My former co-worker, the man who was in many ways the model for the character "Handsome Dave" in my I Work On A Starship stories, passed away unexpectedly two days ago. He was 54. He had quit his job last April; he'd been doing plenty of outside work, where his remarkably wide array of skills and knowledge, along with his careful attention to getting things right, had earned him well-deserved respect. At our mutual employer's, I always thought he was taken too much for granted; he was assigned to a lousy swing shift instead of it being shared across four techs. (After he left, that same shift was split between three of us; it's still lousy and is certainly an inducement to find other work.)
Always low-key, he resigned without fanfare (not even a going-away party -- after thirty years on the job!) and was said to be doing well, much relieved to be his own boss. I kept meaning to call him, just to say hi, but figured he was busy.
Dave valued skill and he was an exceptionally good listener; he was able to draw people out. The entire world was his school and he was an avid pupil. He shared his knowledge, too; everyone in my department benefited from what Dave learned and then showed us. He was the primary technician for our RADAR site, a somewhat cobbled-together collection of technologies that was abandoned by the contractor who performed the more recent upgrade nearly a decade ago. Dave was among the small group of us that rolled back the messy, undocumented, hide-your-work-under-a-sheet tradition that had dominated the Engineering department.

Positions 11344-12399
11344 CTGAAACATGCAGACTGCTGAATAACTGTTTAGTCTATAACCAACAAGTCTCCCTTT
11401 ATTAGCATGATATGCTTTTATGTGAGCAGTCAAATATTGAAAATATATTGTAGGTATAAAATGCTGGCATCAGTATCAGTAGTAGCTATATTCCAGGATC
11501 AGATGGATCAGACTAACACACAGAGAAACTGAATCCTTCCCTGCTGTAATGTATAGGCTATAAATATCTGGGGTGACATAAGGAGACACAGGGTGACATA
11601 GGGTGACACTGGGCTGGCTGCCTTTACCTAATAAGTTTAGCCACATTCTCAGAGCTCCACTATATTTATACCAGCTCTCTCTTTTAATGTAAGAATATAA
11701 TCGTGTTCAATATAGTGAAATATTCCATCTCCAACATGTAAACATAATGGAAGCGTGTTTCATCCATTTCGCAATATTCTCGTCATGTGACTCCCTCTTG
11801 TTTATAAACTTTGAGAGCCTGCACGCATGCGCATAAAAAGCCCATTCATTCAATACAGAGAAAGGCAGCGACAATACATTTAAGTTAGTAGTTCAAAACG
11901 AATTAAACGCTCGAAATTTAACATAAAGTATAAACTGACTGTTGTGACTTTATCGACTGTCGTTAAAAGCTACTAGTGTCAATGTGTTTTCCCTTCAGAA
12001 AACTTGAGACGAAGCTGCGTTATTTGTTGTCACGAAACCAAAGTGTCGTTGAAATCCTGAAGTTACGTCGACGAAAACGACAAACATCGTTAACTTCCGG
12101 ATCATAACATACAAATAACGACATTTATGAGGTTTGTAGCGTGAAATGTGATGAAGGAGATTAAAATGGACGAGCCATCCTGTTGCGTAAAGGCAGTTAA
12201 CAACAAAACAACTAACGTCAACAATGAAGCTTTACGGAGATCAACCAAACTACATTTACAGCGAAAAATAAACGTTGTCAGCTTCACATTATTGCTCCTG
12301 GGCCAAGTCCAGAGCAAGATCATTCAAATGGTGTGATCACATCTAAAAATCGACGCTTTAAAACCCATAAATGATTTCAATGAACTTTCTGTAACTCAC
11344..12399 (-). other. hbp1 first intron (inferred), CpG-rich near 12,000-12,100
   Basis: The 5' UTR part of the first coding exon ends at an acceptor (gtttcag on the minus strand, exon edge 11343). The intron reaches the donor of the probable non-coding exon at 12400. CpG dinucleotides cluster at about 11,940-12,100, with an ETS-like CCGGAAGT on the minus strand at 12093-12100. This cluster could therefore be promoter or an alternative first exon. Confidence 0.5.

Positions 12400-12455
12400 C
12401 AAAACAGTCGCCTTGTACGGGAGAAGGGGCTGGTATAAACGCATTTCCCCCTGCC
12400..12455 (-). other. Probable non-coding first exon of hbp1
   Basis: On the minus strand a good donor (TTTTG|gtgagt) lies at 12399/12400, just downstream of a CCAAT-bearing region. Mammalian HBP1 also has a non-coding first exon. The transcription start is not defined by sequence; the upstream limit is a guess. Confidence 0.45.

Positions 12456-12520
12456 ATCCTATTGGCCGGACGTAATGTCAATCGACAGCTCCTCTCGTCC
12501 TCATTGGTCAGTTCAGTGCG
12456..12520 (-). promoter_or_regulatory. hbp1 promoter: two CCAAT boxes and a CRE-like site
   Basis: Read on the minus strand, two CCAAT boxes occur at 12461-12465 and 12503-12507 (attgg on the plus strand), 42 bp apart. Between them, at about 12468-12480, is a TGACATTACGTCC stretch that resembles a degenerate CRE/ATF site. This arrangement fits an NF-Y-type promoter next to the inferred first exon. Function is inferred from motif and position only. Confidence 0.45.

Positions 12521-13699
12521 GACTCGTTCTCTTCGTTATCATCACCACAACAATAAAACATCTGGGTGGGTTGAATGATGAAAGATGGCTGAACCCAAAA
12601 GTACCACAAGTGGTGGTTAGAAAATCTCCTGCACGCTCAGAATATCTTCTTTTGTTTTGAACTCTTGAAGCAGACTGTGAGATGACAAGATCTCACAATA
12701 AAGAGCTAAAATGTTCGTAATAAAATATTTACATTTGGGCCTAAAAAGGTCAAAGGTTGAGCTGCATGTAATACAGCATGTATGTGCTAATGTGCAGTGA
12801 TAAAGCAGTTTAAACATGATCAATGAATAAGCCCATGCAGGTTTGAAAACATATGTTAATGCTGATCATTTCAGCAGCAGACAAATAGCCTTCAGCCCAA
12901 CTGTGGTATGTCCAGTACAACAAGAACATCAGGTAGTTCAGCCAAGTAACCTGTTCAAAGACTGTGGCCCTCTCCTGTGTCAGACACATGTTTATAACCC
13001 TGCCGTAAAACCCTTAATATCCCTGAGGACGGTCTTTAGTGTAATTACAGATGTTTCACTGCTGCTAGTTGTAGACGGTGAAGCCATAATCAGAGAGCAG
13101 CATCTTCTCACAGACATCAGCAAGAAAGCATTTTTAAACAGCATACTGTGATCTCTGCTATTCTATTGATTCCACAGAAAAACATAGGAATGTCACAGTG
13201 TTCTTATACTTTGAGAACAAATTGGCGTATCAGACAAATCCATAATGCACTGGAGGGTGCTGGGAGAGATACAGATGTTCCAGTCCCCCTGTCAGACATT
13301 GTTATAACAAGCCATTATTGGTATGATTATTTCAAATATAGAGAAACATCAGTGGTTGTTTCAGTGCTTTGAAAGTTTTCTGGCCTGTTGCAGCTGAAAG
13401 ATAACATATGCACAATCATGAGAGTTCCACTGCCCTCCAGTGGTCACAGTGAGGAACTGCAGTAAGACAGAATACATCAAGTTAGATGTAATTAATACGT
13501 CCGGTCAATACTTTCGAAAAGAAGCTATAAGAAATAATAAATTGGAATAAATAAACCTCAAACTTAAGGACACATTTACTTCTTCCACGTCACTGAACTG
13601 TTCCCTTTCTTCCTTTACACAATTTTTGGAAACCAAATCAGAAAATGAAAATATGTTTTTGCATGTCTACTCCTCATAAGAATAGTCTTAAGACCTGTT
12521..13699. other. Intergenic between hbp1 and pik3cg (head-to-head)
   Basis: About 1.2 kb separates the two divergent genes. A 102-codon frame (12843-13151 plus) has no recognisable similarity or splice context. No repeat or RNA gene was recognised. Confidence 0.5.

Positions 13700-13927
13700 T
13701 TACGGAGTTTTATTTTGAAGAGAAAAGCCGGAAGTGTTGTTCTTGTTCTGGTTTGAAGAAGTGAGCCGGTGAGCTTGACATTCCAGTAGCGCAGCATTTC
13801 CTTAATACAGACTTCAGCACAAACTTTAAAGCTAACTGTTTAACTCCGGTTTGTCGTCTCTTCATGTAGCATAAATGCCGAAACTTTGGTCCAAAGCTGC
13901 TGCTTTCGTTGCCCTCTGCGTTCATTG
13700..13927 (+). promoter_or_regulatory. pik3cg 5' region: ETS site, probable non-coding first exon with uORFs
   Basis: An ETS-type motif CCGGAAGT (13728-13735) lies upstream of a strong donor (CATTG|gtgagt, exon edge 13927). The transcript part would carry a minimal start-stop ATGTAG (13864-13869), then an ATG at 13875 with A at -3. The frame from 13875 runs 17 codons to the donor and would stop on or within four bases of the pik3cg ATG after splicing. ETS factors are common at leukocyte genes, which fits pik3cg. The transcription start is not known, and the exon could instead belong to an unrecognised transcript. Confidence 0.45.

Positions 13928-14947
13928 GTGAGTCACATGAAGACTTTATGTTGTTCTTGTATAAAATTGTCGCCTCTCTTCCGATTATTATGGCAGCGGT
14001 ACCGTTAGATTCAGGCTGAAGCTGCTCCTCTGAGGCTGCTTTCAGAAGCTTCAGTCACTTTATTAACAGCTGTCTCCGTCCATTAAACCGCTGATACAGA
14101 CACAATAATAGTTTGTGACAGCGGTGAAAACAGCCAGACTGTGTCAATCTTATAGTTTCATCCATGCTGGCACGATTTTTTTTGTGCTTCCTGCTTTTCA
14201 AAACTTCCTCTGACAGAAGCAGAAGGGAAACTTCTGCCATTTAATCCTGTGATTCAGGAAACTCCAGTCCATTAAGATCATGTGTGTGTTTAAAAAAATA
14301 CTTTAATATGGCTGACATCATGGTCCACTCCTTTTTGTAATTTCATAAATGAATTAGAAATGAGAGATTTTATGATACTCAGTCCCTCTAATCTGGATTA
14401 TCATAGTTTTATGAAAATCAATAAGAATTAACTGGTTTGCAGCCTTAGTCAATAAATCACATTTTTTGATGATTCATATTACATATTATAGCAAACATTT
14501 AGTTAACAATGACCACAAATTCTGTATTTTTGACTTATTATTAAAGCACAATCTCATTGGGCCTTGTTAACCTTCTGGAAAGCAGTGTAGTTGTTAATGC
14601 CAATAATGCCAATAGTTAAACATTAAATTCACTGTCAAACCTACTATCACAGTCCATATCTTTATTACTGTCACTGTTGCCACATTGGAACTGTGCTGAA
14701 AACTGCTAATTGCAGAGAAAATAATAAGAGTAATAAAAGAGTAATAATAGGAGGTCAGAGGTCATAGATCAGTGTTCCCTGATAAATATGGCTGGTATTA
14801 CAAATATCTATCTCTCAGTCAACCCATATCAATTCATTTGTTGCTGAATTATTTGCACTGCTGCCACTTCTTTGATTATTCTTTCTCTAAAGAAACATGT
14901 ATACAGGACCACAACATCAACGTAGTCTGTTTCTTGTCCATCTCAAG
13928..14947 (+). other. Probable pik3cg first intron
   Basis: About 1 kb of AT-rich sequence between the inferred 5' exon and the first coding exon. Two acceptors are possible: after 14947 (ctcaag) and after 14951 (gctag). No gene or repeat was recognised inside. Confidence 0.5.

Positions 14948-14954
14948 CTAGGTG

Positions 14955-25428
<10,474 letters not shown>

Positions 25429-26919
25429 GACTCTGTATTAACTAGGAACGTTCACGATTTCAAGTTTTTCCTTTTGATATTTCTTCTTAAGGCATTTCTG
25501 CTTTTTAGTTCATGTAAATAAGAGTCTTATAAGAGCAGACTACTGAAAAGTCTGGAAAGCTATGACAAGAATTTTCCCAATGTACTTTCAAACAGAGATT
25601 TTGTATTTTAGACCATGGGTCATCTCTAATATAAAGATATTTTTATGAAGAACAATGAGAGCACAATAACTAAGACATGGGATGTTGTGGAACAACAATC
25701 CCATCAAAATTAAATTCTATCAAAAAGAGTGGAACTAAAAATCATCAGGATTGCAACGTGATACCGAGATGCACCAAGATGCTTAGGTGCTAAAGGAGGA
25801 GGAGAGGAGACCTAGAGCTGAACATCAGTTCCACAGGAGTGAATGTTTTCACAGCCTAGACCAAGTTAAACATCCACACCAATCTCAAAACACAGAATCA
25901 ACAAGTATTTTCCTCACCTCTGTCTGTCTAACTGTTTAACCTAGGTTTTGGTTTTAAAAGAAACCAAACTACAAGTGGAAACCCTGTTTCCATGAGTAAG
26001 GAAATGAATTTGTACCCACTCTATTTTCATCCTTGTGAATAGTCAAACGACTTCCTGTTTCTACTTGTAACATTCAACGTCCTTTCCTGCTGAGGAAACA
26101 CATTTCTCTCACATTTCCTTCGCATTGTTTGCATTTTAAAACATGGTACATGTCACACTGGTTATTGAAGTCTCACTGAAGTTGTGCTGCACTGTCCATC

More than that, he was a friend. Several years ago, during a run out to a machine shop in a mostly-Hispanic neighborhood, I pointed out the many nice little Mexican bakeries along the way; there'd been one in the small town where I grew up and, at least there, the pastries were outstanding. A few weeks later, he called me, "You'd better get out to the warehouse. I was coming back from the machine shop, stopped at one of those bakeries and bought way more than I should have. It's your fault and you're going to have to help me eat this." That was Dave. (And the baked goods were better than I remembered.)
Over six feet tall, with an iron-gray flat-top haircut (his hair stood straight up anyway, and he'd long ago decided to just go with it), he was usually dressed in Carhartts and hard-toed boots. He looked like an action-adventure hero. He deserved the nickname I gave the character, though he would have blushed to hear that..
With his passing, the world got a little dumber, a little less competent. It was too soon and too sudden, and none of us ever had a chance to say goodbye.
T. R. MCELROY'S STREAMLINED TELEGRAPH KEYS
1 year ago